Cancer. The “C” word.

A word that far too many families in the area have heard and experienced.

But continued research and cutting-edge technology have continued to provide hope for those who hear that dreaded word in their diagnosis.

That research and technology was the beacon of hope for a London man - one of the first patients at the newly established proton therapy clinic in Cincinnati.

Troy Witt, 65, is the clinic’s local success story - a man who underwent proton treatment after being diagnosed with a brain tumor just 10 months ago.

Now Witt is enjoying a better quality of life than before his diagnosis - and with less health issues than cancer patients who underwent traditional radiation treatments.

It all began last spring when Witt noticed some things out of the ordinary.

“My eyes were watering a lot so I thought I’d go to the eye doctor and see if I needed glasses or if something was wrong,” Witt said.

That decision is one that probably saved his life.

When Dr. Mackey in Corbin tested Witt’s eyes, he noticed an abnormality and referred Witt to the Corbin hospital for more extensive tests. Those tests showed a mass behind Witt’s eyes.

Witt’s daughter works with a medical specialist in northern Kentucky and immediately made him an appointment at the Mayfield Clinic in Cincinnati. Within the next week he was undergoing an MRI, where a tumor nesting in his forehead was detected.

“They said the tumor was the size of an orange,” Witt said. “I came through that okay and came back home. But I couldn’t bend or lift anything over five pounds. They told me I could only sit or walk.”

But a simple cough and a sneeze caused setbacks to his recovery, which sent him back to specialists to repair the area.

Then came the discovery that a piece of the tumor and some cancerous areas  around it still remained.

Due to the positioning of the tumor, however, the radiation usually offered for cancer patients was precarious. It was then that Witt was referred to the University of Cincinnati Children’s Hospital where he learned about proton therapy - the newest cancer treatment available.

Proton therapy offers a more concentrated treatment with certain types of cancer by targeting a smaller area where the tumor is located, thus sparing exposure to other healthy tissues.

Dr. John Breneman, Medical Director of Proton Therapy and radiation oncologist at U.C., explained how proton therapy is more effective than the traditional radiation treatments.

“The difference with proton therapy is we can keep the radiation away from other tissues,” he said. “It is an aggressive treatment of a tumor with more precision to target the affected area without damaging the surrounding areas.”

In a press release explaining the new procedure, Katie Pence, assistant public relations director for the University of Cincinnati Academic Health Center, explained that proton therapy works by “extracting positively charged protons from hydrogen gas and accelerating them through a cyclotron (a particle accelerator) up to nearly two-thirds of the speed of light. The protons are guided to the tumor by magnetic and electrical fields to reach a targeted point in the tumor and then stop before they can harm nearby, uninvolved tissue.”

There are currently only 22 proton therapy centers in the United States, with the closest clinics being in Cincinnati and Knoxville.

Breneman said areas where proton therapy is especially effective when areas of the heart, abdomen, and liver could sustain damage from regular radiation treatments.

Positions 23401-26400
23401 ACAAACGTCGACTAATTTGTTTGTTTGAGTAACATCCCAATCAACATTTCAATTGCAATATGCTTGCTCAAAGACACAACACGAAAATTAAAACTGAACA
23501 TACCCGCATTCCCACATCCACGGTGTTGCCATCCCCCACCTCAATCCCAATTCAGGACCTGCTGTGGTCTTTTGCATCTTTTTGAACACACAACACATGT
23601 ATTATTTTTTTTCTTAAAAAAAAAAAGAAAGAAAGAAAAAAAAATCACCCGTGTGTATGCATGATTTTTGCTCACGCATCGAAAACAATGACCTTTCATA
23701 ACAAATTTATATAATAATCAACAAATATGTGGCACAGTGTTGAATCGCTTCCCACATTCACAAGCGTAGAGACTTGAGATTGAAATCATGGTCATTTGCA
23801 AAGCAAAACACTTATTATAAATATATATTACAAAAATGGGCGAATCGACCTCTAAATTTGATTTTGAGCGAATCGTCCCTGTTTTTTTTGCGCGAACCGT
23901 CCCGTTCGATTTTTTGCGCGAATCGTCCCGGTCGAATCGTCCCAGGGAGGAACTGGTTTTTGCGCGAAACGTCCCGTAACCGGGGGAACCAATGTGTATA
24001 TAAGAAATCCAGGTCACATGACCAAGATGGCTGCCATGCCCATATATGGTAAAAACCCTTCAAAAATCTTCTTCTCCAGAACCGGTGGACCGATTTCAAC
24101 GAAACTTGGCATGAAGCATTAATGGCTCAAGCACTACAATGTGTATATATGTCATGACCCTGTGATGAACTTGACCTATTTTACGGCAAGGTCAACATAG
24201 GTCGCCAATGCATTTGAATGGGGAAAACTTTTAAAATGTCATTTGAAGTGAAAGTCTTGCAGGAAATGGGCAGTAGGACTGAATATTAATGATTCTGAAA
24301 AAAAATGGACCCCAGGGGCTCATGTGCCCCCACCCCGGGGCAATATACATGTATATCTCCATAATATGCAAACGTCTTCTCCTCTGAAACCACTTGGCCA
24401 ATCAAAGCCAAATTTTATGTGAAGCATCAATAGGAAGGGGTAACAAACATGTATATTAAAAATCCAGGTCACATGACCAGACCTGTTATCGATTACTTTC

“Proton therapy is a more concentrated treatment and has proven effective for many children,” he added. “It’s also effective with breast cancer.”

Breneman explained that radiation for breast cancer patients - especially those with cancer in the left breast - can cause problems with the heart because of its placement over the heart. The same holds true for women with cervical cancer, whose internal organs may be subject to damage from regular radiation treatments.”

Proton therapy is also being used for patients who have cancer in the head, throat and neck, Breneman added.

While proton therapy does have some of the same side effects as regular radiation treatments, Witt said he was fortunate to have very little sickness typically associated with radiation treatments.

“I had daily treatments for seven weeks,” he said. “I stayed with my daughter in northern Kentucky. They said the side effects would be skin irritation and a 50 percent chance of losing my eyesight or memory. The only side effect I had was some sores in my nose.”

Witt said he has had no memory loss and was watched closely afterwards for seizures or strokes - none of which he has experienced.

What he has experienced is a loss of taste and smell but within 30 days after his treatments wrapped up in November, Witt was driving and enjoying his life as he had prior to the diagnosis. His eyes still water sometimes as they did before discovering he had a brain tumor, but not in the same manner as before.

Witt credits God for allowing him another chance at life and praises the doctors and nurses who attended to him during his treatment.

“You couldn’t beat the doctors and nurses,” he said. “It was almost like a family.”

Now back at home, Witt is looking forward to enjoying his “country boy” lifestyle - riding on his tractor, planting a garden this spring, playing with his dog and spending time with his wife of 50 years - Brenda.

“The Lord was good to me,” he said. “I’d recommend it to anyone because other than having an MRI every month, I’m fine.”

For more information about proton therapy and the services offered at the University of Cincinnati, visit their website at

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